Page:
Week 7 – 25th November

Sophie Vasset, Université Paris Diderot-Paris 7

Queen Anne’s Seventeen Pregnancies and her Treatment for Barrenness

Sophie Vasset studied at the University of Orleans, and the research institute Anglophones Charles V – Paris 7 in double degree with the Russian (INALCO). She began her thesis under the direction of Frederick Ogée on medicine and fiction in Britain in the eighteenth century at the University of Marne-la-Vallée. She received a Fulbright scholarship to Los Angeles (UCLA) and a Lavoisier scholarship to Oxford French House.

At the University Paris-Diderot, she studies eighteenth-century British medicine and literature. She is currently working on narrative and health, medical polemics, and on the cultural history of infertility.

More specific areas of interest include: inoculation, pain, health and prevention, blood-letting, madness and eighteenth-century illness narratives (gout, stone, smallpox, syphilis, hypochondria, hysteria).

She is a member of the research project on early modern controversies, AGON, and of the board of administration of the French Society for Eighteenth-Century Studies (SFEDS).

Selected Publications:

  • Décrire, prescrire, guérir: médecine et fiction dans la Grande Bretagne du XVIIIe siècle, Collection de la République des Lettres, Montréal, QC, Presses de l’Université Laval, 2011. This book won the SAES/AFEA prize 2012.
  • The Physics of Language in Roderick Random, Paris, Presses Universitaires de France, 2009.
  • Medicine and Narration in the 18th century, SVEC 04: 2013, Oxford, Voltaire Foundation, 2013.
Queen Anne and William, Duke of Gloucester by studio of Sir Godfrey Kneller

Queen Anne and William, Duke of Gloucester by studio of Sir Godfrey Kneller



Posted by: Bethan Jenkins | 21/11/2013

McGovern Lecture, TODAY 21/11/13

Green Templeton’s annual lecture in the history of medicine.

Thursday 21 November, 6pm

Speaker: Professor Christoph Gradmann, Department of Community Medicine, Institute of Health and Society, University of Oslo.

This lecture is on the historical origins and the popularity of ‘Koch’s Postulates’.

Rather than Robert Koch, it was his colleague Friedrich Löffler who in 1884 wrote down the well-known three steps of isolation, cultivation and inoculation as conditions for establishing a microbial aetiology of an infectious disease.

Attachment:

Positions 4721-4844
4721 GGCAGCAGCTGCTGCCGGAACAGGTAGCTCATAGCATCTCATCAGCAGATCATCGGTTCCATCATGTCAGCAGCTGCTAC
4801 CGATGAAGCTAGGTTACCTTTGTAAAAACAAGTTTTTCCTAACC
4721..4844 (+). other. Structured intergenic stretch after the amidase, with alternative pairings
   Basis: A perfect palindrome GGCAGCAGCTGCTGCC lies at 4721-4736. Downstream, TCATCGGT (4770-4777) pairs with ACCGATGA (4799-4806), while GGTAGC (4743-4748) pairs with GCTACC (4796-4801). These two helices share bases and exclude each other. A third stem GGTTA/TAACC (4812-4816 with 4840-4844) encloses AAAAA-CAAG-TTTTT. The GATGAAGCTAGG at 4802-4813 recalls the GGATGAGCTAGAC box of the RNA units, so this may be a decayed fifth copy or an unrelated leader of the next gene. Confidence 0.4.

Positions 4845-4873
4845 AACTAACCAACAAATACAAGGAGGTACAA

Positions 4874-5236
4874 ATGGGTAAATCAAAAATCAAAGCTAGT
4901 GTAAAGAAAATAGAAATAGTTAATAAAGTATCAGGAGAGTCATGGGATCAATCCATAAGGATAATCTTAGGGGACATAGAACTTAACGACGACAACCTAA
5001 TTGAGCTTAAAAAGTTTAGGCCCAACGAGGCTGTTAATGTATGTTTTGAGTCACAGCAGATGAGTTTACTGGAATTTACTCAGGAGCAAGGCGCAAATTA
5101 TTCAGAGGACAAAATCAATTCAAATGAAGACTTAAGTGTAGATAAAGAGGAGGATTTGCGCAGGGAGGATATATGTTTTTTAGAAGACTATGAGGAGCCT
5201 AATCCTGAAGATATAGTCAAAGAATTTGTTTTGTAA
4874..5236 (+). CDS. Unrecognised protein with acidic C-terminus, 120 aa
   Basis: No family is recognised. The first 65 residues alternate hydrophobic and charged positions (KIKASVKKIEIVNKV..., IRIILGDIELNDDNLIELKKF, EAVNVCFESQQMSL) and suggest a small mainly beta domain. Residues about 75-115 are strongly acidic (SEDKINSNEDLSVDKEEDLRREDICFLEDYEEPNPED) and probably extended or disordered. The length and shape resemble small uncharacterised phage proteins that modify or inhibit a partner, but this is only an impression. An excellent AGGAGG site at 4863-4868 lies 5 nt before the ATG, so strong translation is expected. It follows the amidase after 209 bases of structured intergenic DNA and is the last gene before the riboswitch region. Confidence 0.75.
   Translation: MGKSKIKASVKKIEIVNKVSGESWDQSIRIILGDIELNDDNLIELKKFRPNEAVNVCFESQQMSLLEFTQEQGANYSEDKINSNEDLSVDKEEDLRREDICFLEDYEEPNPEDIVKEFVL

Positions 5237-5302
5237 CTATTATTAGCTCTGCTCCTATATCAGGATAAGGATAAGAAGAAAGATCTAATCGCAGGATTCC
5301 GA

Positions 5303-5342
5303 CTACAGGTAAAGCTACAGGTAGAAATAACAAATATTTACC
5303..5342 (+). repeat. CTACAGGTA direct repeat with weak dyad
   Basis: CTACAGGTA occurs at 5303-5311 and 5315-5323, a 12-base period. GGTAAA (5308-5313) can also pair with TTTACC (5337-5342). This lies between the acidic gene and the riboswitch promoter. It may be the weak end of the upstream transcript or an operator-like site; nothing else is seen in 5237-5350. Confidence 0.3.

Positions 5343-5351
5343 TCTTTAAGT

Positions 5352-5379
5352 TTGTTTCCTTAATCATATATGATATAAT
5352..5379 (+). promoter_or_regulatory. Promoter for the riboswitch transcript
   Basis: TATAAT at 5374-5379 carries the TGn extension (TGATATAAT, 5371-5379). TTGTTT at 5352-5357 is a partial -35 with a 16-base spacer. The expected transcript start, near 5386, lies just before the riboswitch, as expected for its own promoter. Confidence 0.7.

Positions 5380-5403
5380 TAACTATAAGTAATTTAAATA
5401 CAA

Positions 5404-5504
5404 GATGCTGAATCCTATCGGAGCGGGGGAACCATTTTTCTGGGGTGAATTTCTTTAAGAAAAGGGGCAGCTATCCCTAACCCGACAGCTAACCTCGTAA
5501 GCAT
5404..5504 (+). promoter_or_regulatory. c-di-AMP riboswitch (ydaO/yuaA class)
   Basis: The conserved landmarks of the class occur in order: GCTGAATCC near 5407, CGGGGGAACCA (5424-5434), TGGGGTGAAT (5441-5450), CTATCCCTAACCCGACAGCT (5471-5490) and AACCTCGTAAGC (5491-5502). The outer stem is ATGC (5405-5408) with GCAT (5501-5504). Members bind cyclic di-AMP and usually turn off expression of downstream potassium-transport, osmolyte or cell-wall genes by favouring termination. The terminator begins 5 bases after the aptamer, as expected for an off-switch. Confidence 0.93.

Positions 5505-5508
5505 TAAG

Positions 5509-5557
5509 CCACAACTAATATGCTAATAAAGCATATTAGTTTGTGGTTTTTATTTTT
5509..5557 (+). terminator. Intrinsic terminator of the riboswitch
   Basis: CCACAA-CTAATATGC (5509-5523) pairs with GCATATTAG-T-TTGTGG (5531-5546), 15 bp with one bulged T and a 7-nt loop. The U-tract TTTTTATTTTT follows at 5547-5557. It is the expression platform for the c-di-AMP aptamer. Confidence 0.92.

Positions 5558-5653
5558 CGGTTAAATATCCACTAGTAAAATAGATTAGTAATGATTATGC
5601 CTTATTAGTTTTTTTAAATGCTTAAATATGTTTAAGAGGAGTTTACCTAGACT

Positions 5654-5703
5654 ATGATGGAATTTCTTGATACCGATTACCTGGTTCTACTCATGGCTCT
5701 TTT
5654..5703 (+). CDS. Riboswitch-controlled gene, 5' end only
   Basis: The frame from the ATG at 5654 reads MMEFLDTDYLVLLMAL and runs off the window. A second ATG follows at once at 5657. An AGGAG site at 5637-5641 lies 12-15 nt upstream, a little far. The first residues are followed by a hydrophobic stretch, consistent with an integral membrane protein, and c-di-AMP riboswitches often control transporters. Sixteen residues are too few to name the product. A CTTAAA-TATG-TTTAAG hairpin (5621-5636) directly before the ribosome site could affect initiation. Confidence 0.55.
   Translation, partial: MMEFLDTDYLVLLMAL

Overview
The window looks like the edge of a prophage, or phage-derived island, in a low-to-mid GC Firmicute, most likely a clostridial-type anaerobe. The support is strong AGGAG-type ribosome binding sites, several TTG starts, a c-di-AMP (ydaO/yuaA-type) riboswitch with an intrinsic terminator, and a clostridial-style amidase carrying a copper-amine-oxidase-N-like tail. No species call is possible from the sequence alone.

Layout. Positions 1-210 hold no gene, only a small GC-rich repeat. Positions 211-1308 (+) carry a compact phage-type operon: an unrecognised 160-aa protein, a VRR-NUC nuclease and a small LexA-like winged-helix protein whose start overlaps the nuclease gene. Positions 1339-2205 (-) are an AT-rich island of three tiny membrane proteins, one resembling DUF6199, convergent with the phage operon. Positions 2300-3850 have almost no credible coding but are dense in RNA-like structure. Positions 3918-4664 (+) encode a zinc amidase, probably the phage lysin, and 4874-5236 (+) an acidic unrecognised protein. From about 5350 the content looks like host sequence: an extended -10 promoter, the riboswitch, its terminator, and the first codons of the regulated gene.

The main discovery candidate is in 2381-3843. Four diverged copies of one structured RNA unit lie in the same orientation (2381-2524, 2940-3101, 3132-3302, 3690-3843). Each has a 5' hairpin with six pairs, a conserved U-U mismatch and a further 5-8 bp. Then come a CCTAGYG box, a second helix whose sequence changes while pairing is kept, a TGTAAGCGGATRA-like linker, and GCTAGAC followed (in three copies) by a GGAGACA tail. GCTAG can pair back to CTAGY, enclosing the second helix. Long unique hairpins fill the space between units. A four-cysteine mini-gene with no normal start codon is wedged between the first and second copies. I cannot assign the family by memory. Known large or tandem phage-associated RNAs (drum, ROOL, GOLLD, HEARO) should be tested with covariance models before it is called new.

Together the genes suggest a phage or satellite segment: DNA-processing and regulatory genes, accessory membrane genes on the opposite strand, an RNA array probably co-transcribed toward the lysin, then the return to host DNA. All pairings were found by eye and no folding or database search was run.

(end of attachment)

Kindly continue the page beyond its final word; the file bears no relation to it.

These postulates are frequently invoked in textbooks of medicine and medical history. Yet, strict adherence to them is rarely to be found in medical research. Already their assumed inventor, Koch, produced numerous variations in his own methodology. Underlying his work was a sort of trivial ontology of infectious diseases which rendered an experimental study of human pathologies in animal models practical and meaningful.

There were many ways to pursue this end and Koch usually limited his discussion to practical questions related to the course that investigations had to take, while principal matters were only treated implicitly in his writings. Löffler’s achievement was to popularise Koch’s views in his postulates.

Given that, it is not surprising that references to Koch’s postulates in the 20th century usually refer to the spirit rather than the literal meaning of the postulates. Also there are countless variations of those postulates. For example, proponents of virology or molecular medicine devised variations of Koch’s postulates that serve to relate their own work to classical bacteriology. The latter is perceived as the origin of modern experimental medicine. The nature of such references is less historical than anecdotal: referring to a historical event that has never happened in a strict sense, these references produce ex traditione credentials for experimental medicine.

Christoph Gradmann is Professor in the History of Medicine at the University of Oslo Institute of Health and Society. His research focuses on the history of infectious disease in modernity (19th century to the present).

He is the author of a biography of the German physician Robert Koch (1843-1910) and many articles on related aspects of the history of bacteriology and medical research. His current work is on infectious disease from the end of the 20th century to the present, including antibiotic resistance, nosocomial infections, and emerging infections.

Venue: E P Abraham Lecture Theatre, GTC.

All welcome. No need to register – just turn up.

The Wellcome Unit’s Writer-in-Residence,  Conrad Keating, will be delivering a lecture to accompany the new Bodleian Libraries Exhibition, Great Medical Discoveries – 800 Years of Oxford Innovation. The Exhibition runs from 22nd November 2013 to 18th May 2014.

Conrad will be delivering his lecture, entitled Oxford Medical Firsts – Celebrating 800 Years of Oxford Medicine on two separate dates. You can hear it in the Bodleian Convocation House on Wednesday 27th November, at 1pm, then again at the Training Room of the Radcliffe Science Library on Monday 2nd December at 2pm. The lecture is scheduled to last for half an hour.

For the Bodleian event, booking in advance is recommended, as places are limited.

Though booking is not necessary for the Radcliffe Science Library talk, you will need a University card to enter the building. For any queries, please contact Juliet Ralph